Firefighters get much higher and more frequent doses of smoke, but Kleinman said a proportional increase in illnesses could be expected among the general public exposed to wildfire smoke across California and the West.
“It’s safe to say there will probably more effects at the long-term level,” Kleinman said. “Especially if those events happened over a longer period of time or more repeatedly, there will be cumulative damage to the lung and heart which eventually will lead to chronic disease.”
As she fled with her boyfriend ahead of the fire that destroyed Paradise on the morning of Nov. 8, 2018, Norton said the smoke was so thick “it was like midnight.”
A few days later, she went back to work at a hospital in Chico, about 15 miles (24 kilometers) miles from Paradise. But smoke from the still-burning fire had made it inside the facility.
There weren’t enough face masks to go around so Norton said she went without one for several days.
Initially she felt just a bit wheezy, as she had during the last major fire in the area about a decade earlier. But two weeks later she came down with a respiratory infection that brought fever and severe congestion.
When that finally cleared, she got another, then another — eight or nine infections in all over the past year.
“I just want to break this cycle of sickness,” she said.
Norton says she never smoked, nor did her parents, and never had any respiratory issues prior to the fire. She missed so much work in the months after the fire that she got a warning from a supervisor.
To try to keep from getting sick, she rinses out her sinuses regularly and takes antihistamines to reduce inflammation in her airways. She also avoids large gatherings, including skipping office parties and two weddings, out of fear that she could pick up a virus. She tries to eat healthy and reduce stress by seeing a counselor.
Norton has been to a pulmonologist and two ear nose and throat doctors to little avail, and has been referred to a sinus specialist at Stanford University for further testing.
The pulmonologist who initially treated her, Dinesh Verma, said he sees a “direct correlation” between Norton's smoke exposure and her subsequent health struggles.
“The logical explanation definitely would be that intense smoke, basically chemical exposure, did damage the airways to the extent that they're now more susceptible” to infection, Verma said.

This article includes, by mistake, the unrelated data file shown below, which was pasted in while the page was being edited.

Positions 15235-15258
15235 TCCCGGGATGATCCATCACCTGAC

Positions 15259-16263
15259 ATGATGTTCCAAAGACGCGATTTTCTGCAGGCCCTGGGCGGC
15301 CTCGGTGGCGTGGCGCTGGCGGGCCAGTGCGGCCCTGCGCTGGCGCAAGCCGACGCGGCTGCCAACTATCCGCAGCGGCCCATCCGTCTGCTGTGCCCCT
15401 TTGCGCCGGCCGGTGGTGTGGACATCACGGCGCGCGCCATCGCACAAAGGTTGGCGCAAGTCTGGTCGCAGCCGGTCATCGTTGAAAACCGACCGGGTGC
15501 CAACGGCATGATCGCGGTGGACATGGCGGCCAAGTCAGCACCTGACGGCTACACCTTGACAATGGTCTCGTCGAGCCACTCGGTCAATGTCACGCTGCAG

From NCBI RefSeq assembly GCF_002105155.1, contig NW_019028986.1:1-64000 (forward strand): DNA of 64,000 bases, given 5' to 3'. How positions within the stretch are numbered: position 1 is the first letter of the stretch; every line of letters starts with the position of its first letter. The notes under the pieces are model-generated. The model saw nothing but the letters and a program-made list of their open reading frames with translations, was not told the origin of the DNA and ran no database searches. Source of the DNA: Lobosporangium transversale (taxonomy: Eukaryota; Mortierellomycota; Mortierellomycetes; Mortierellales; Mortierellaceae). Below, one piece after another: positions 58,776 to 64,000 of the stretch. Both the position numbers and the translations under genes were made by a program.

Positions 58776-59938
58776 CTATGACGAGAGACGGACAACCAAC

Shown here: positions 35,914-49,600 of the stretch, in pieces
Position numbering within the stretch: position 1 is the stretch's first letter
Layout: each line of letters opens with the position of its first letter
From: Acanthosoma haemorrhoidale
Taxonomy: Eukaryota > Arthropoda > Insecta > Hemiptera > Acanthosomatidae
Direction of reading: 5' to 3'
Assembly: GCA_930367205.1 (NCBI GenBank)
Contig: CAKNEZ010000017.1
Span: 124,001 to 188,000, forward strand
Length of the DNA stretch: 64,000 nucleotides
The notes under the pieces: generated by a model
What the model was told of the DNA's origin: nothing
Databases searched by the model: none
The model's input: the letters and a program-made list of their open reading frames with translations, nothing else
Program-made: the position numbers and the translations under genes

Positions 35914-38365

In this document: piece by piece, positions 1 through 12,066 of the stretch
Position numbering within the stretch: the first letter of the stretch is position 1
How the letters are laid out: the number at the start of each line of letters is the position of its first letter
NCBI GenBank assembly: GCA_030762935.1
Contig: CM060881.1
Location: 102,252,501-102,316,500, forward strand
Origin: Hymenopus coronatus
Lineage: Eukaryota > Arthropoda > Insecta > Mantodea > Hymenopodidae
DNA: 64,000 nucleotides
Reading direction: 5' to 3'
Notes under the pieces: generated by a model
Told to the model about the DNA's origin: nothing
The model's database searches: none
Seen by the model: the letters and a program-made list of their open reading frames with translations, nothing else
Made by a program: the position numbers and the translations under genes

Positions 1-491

Verma said virtually all of his hundreds of patients from Chico and Paradise had complications after the fire that required them to be hospitalized or treated.
Most had preexisting conditions such as asthma and needed only a trigger to send them into a downward spiral. Predicting what will happen with otherwise-healthy patients like Norton is more difficult, he said.
Norton is among about 9,000 people who responded to a health survey as part of a long-term health study of smoke exposure in Paradise and other California communities. The work is led by researchers at the University of California, Davis, who plan to track the lung health of a small number of those respondents in coming years by measuring their breathing capacity.
They're also collaborating with Williams at the primate center to see if the decline seen in the rhesus monkeys has parallels for human infants.
Dr. Nicholas Kenyon, a pulmonologist involved in the effort, said determining the health effects of smoke is increasingly urgent given the region's burgeoning population and more frequent fires due to climate change.
“We’ve got the population affected right now, but it’s not going to be isolated to us. This is going to be the entire West,” Kenyon said. “Nobody’s been really inhaling this kind of stuff from structures until now.”
Another participant in the UC Davis study, 64-year-old Elizabeth Watling, lives in Chico and remained there through the fire so she could look after her 94-year-old aunt. She recalls smoke so thick that it left a layer of ash all over town, gray and light as snow. The air remained heavily polluted until it rained more than two weeks later.
When she gardens or does other outdoor activities, Watling wears a mask because her throat has become so easily irritated by dust. She fiddles with it often, taking the mask on and off to talk, and wonders how effective it will be since she can fit her fingers through gaps along her cheeks.
The health issues Watling blames on the smoke are less severe than Norton’s — a scratchy throat that won’t go away, coughs that linger, shortness of breath.
She expected those to go away but they haven’t. Watling now figures that, given her age, she won’t ever fully recover and the smoke could shave years off her life.
“I don’t think the news is good for me,” she said.